The very first thing a player is asked to do when booting up For Honor, is to choose a faction. This is, in part, because of the overarching ‘War of the Factions’ metagame. Although the game promises that the choice of faction will not limit any gameplay, it is surely a very daunting choice to make for many (like, does it really not make a difference?). As such, I did a bit of digging to clear things up and to discover exactly how this ‘war of the factions’ will work.
For Honor is Ubisoft’s anticipated third-person, medieval, multiplayer game. It recently had a closed beta, of which both Hans and myself took part. Much like the real game, the beta of For Honor introduced a taste of the multi-platform metagame event called War of the Factions. In order to take part in it (and pretty much to play the game), the player must choose a faction at the very start of the game. This must be done regardless of whether you picked the game up primarily for multiplayer or single player.
The game lets you choose between the three factions featured in the game: ruthless Vikings, merciless Knights, or master Samurai. Choose one, and the game immediately throws you into the tutorial mission with a hero from the chosen faction. This literally only matters in regard to the shape of your starting emblem and the multiplayer meta event. It will not affect your actual gameplay at all.
I repeat. Choosing a faction is, for the most part, purely cosmetic. Gamers can still play as characters from any of the competing factions. That means that no matter which faction you choose, everybody ‘wins’.
It is easy to forget that the game is a multiplayer game until you finish the tutorial mission and are sent to the menu. It is here that you learn the various ways in which you can contribute to the War of the Factions. Governing them all, however, is the faction you have chosen.
By winning any multiplayer match, you are awarded war assets. These will directly count toward your chosen faction’s bid to win the war. If you wish, you can add them to whichever front you wish to support in the war. If, however, you would rather just enjoy the game, all assets are added automatically to your chosen faction after each play session.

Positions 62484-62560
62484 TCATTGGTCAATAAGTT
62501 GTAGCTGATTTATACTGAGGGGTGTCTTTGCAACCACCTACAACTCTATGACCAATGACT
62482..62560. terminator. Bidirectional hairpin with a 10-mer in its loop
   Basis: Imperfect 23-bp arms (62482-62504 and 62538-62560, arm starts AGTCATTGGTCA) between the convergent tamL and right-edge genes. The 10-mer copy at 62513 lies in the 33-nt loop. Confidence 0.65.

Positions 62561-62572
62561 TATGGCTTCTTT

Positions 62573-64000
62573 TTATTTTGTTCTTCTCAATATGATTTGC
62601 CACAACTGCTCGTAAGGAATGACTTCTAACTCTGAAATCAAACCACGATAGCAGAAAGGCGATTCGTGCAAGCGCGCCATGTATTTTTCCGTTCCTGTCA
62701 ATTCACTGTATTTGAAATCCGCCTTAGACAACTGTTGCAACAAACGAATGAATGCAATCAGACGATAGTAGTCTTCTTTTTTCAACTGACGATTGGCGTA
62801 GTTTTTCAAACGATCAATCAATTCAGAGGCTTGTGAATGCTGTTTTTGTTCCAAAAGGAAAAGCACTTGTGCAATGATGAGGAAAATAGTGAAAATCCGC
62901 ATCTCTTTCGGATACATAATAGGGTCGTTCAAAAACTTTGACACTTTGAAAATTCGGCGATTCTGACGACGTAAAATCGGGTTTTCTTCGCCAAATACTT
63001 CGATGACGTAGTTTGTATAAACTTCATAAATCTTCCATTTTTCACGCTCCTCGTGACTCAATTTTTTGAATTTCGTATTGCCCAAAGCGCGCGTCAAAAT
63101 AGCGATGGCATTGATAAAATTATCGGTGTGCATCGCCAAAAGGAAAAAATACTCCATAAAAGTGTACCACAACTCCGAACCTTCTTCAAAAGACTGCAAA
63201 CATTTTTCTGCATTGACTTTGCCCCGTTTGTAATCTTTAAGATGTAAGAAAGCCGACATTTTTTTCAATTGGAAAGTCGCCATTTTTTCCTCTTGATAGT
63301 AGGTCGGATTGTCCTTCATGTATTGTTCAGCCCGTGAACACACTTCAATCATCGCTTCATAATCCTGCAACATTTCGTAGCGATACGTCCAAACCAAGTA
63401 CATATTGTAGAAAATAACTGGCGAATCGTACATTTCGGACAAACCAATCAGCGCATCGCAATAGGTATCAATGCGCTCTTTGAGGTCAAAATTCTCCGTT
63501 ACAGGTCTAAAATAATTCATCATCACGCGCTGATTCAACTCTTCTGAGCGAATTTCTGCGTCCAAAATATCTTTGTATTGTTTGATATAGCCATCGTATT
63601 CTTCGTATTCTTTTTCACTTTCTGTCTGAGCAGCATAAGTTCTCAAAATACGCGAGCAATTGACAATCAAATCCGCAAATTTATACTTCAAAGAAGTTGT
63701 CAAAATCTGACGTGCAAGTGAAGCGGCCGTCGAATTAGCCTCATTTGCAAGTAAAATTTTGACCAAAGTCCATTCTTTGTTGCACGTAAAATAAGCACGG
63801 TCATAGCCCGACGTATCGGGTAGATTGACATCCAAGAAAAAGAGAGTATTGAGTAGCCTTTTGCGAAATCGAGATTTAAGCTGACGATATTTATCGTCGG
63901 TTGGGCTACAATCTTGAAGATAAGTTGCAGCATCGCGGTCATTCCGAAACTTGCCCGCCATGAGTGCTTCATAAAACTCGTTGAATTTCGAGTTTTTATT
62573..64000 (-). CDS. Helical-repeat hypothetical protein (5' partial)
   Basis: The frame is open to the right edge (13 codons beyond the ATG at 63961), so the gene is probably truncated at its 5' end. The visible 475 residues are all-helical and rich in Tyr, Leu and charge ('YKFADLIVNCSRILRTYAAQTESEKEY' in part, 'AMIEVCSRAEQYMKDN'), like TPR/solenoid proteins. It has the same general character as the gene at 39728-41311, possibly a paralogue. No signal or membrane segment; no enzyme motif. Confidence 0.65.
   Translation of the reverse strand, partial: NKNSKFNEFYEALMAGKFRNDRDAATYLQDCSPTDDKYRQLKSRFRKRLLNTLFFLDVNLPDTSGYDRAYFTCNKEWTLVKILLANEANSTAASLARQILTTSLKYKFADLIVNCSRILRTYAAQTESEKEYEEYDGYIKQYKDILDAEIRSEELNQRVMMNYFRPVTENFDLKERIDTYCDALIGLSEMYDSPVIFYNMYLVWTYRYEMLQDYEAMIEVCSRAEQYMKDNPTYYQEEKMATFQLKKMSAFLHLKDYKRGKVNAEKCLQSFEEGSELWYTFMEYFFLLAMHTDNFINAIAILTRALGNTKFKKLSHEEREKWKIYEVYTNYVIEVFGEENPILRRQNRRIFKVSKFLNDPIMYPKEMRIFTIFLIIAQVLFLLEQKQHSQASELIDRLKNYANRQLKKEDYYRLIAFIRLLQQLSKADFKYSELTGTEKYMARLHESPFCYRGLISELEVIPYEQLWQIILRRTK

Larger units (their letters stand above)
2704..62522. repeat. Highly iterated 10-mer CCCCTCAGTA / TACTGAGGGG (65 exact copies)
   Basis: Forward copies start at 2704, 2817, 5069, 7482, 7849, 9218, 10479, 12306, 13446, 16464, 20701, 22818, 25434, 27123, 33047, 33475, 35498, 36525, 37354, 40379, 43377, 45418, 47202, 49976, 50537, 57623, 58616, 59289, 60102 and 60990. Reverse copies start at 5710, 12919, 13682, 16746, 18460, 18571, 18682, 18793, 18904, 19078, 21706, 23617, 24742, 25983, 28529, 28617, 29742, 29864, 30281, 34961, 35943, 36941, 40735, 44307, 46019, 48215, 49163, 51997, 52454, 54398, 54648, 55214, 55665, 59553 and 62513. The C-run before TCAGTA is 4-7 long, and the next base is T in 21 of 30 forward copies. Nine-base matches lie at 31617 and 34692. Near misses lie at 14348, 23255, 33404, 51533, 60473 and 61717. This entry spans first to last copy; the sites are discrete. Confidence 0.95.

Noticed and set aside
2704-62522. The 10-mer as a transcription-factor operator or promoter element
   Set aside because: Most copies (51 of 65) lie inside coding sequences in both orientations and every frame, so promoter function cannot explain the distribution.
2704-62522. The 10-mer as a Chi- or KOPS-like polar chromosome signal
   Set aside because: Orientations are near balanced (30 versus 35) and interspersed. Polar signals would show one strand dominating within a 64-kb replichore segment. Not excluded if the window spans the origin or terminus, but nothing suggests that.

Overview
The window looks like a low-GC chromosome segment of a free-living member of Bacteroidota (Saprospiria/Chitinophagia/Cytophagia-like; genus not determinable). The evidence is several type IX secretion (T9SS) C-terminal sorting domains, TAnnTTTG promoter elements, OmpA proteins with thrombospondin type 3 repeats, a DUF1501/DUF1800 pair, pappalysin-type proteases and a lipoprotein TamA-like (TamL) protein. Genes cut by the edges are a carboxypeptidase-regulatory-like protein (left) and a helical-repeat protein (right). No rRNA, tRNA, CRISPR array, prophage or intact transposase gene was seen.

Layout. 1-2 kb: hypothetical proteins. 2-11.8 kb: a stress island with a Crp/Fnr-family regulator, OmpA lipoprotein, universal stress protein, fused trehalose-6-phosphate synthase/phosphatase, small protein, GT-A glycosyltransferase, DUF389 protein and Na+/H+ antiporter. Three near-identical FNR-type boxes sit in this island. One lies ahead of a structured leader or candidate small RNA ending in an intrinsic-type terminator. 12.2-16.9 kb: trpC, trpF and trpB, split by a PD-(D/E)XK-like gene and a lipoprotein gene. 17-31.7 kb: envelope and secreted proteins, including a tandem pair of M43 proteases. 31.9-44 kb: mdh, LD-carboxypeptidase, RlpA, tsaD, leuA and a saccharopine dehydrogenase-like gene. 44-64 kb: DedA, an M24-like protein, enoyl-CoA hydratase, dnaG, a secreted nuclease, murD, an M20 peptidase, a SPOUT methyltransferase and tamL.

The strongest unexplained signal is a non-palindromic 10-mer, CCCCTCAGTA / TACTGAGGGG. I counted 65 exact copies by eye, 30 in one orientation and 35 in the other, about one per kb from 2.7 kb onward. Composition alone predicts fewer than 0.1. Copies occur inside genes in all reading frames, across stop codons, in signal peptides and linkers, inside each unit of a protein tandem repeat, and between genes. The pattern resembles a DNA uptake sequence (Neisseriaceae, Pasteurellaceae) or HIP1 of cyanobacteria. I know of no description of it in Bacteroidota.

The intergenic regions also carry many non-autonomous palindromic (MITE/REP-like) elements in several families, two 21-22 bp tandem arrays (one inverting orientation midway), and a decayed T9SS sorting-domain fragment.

The War of the Factions only lasts a certain number of days. These are called Seasons and will reset when the timer is reached. By the end of the season, a winner is announced. All players who are part of the winning faction will receive special bonuses in-game. Players who participated, however, will also receive a few extra bonuses.
For Honor releases on PC, PlayStation 4, and Xbox One on 14 February 2017.
- Hands-On with the Nintendo Switch [South Africa] - 19 February, 2017
- The Elder Scrolls Online: Morrowind adds Tamriel’s Most Beloved Province to the MMO - 16 February, 2017
- Halo Wars 2 First Impressions: Battling the Banished - 16 February, 2017
- Ubisoft’s Steep, Rayman and Just Dance Headed to Nintendo Switch - 14 February, 2017
- Konami’s Super Bomberman R explodes onto the Nintendo Switch - 14 February, 2017
- Vamers Review of Resident Evil: The Final Chapter (2017) - 13 February, 2017
- Behold: Ultima Weapon Fork for the serious Cup Noodle enthusiast - 13 February, 2017
- Valve to replace Steam Greenlight with Steam Direct - 13 February, 2017
- HP Spectre x360 gets a Glorious 4K Screen, Optional Touch pen - 13 February, 2017
- Greedfall introduces Baroque to the world of Role-Playing Games - 10 February, 2017